GENERAL STORE TRADITION ENDS ~August 19, 1977 Wellsville Daily Reporter
Transcribed by Sheila L. Kalkbrenner
-A General Store Tradition Ends- by Matt Leone
YORKS CORNERS—For 133 years, four generations of the same family have lived and worked in the building known as York’s Corners Store at the intersection of Rte 19 and Beech Hill Road south of Stannards.
In a very few days, that unbroken family tradition will end.
The present occupants of the house and operators of the store, Darwin and Alice Loring, will be moving out. It will start with an auction of household and store goods this Saturday morning.
The auction will feature innumerable antique items, not because the Lorings are collectors of antiques, but because the house holds furniture and books and papers and tools from four generations of the same family.
“No one ever moved out of this house,” Mr. Loring said, “they just died and passed the place on.”
The builder of the house and its first occupant was Icabod Hiram York in 1844, after whom the intersection-York’s Corners- was named. The house was not the earliest structure in the Town of Willing, but it is certainly one of the most architecturally interesting and historically significant.
In 1852, the first meeting of the town board of the newly established Town of Willing was held there. The trading post Hiram York operated across the street was said to have been a stage coach stop.
Hiram passed the homestead on to his son, Elza York, who was a farmer and discontinued the trading post. Elza York’s daughter married Milton Loring who moved into the old house with his family upon Elza’s death.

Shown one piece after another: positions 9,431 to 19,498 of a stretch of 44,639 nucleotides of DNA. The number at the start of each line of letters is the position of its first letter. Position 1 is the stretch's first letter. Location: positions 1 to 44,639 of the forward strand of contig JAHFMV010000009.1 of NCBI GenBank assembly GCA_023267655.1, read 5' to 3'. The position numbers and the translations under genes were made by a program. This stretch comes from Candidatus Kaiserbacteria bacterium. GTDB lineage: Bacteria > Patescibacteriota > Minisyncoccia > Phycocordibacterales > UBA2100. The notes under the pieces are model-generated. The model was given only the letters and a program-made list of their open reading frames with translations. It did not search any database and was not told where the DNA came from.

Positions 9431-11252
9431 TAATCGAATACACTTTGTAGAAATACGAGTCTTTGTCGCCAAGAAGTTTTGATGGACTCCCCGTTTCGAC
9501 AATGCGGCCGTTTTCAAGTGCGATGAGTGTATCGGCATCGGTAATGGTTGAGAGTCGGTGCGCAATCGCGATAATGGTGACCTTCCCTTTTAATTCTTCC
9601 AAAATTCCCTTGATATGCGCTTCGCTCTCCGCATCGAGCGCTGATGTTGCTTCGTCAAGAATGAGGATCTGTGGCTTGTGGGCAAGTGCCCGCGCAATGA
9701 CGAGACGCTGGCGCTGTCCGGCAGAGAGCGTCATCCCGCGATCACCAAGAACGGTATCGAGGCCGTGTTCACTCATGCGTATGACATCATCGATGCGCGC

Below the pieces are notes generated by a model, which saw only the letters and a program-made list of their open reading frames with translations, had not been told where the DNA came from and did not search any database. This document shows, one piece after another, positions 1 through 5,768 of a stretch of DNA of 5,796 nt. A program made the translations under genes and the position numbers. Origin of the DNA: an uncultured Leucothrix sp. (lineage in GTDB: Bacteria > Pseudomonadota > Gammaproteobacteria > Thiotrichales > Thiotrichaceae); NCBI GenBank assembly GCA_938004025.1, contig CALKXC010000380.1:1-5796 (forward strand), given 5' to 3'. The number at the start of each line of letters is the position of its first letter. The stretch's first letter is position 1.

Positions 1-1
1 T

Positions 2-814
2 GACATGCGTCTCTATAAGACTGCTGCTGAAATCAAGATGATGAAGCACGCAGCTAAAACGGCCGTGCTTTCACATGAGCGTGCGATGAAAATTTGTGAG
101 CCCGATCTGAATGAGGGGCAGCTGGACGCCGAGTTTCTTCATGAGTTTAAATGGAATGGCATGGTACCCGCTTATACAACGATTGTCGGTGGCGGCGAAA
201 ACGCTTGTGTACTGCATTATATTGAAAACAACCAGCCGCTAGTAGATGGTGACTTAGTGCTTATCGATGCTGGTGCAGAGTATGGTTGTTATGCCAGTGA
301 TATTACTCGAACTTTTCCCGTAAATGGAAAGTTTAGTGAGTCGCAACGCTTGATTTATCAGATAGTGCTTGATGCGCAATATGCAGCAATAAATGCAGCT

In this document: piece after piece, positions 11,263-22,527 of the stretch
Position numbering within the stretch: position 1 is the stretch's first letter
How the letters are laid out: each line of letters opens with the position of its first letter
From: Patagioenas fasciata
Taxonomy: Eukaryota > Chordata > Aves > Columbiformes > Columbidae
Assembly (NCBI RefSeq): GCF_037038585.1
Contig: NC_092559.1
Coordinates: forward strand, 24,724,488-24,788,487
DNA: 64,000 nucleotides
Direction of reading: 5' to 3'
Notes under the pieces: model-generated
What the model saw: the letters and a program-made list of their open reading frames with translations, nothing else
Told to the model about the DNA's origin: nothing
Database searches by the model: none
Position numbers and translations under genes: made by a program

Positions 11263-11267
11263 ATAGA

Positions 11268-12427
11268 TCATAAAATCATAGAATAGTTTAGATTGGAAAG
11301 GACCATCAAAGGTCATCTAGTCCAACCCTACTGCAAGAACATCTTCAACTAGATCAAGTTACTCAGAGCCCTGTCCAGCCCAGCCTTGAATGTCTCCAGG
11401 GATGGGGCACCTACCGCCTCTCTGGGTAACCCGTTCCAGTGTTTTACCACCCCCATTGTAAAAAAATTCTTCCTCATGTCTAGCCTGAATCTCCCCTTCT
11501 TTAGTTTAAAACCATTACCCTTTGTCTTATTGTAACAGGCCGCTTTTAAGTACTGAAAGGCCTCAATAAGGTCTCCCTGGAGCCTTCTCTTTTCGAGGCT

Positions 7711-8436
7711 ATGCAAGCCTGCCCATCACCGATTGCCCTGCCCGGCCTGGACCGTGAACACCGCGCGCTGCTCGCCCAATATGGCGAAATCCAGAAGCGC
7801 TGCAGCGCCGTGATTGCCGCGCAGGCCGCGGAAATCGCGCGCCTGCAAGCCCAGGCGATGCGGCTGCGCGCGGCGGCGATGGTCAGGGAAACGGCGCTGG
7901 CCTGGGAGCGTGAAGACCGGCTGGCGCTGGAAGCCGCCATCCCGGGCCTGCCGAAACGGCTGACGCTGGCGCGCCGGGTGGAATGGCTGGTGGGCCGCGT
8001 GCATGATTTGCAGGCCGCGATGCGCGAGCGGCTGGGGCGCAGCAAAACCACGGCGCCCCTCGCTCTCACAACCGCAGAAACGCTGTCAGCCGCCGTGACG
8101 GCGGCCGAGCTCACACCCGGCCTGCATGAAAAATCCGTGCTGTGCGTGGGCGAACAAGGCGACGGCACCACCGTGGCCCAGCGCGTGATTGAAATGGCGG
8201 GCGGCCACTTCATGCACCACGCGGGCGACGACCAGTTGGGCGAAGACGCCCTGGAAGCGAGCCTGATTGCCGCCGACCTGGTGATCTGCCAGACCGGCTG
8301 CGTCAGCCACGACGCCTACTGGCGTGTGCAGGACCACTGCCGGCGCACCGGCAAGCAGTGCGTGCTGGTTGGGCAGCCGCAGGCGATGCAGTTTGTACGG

In 1929, Milton Loring transformed the front parlor of the huge old home into a general store. From that day to now, the store has changed little, if at all.
In 1959, upon Milton Loring’s, death, the house passed to his son Dennis who lived up Beech Hill nearby. Brother Darwin came home from Pennsylvania to take over the store and moved his family into the house.
Darwin Loring, now nearly 77, has spent the better part of a month rummaging through the accumulated books, papers and household goods of more than 125 years of family life.
Much of it will be sold at auction Saturday, but trucks have carted away many items the Lorings want to keep, to their new house up Beech Hill near brother Dennis’s place.
“Maybe someday I’ll have another sale,” Darwin Loring said, “you know, we haven’t really found too many things we didn’t know were here. But there were plenty of things we had lost track of.”
Among the items the Lorings will sell Saturday are the original brass National cash register which still sits atop the old wooden display case in the store and is still used to ring up sales today.
Old advertising signs, many of which have faded with the years but are still tacked up on the store front will also be sold. Among the household goods at auction will be pianos, a cello, an oak banjo, a post office desk, several oil lamps, churns, a spinning wheel, muzzle loading rifle, a crack wall telephone, a blacksmith’s anvil, a stove pipe hat and a sterescope.
Some buyer might be lucky enough to stumble on something which dates back to the days of Hiram York himself.
As to the future of the historical landmark and family treasure trove, new owners from New Jersey plan to arrive in mid-September.
Frank Polsenberg, a sheriff’s deputy in Cape May County, said he had been looking for some time for a rural area to move to, combined with a business he could operate for income.
He found both in the York’s Corner’s Store, which he said he plans to extensively renovate as well as expand the store itself.
He will certainly be welcomed to his new house and community. But there will be a lingering sadness over the passing of a 133-year old family tradition.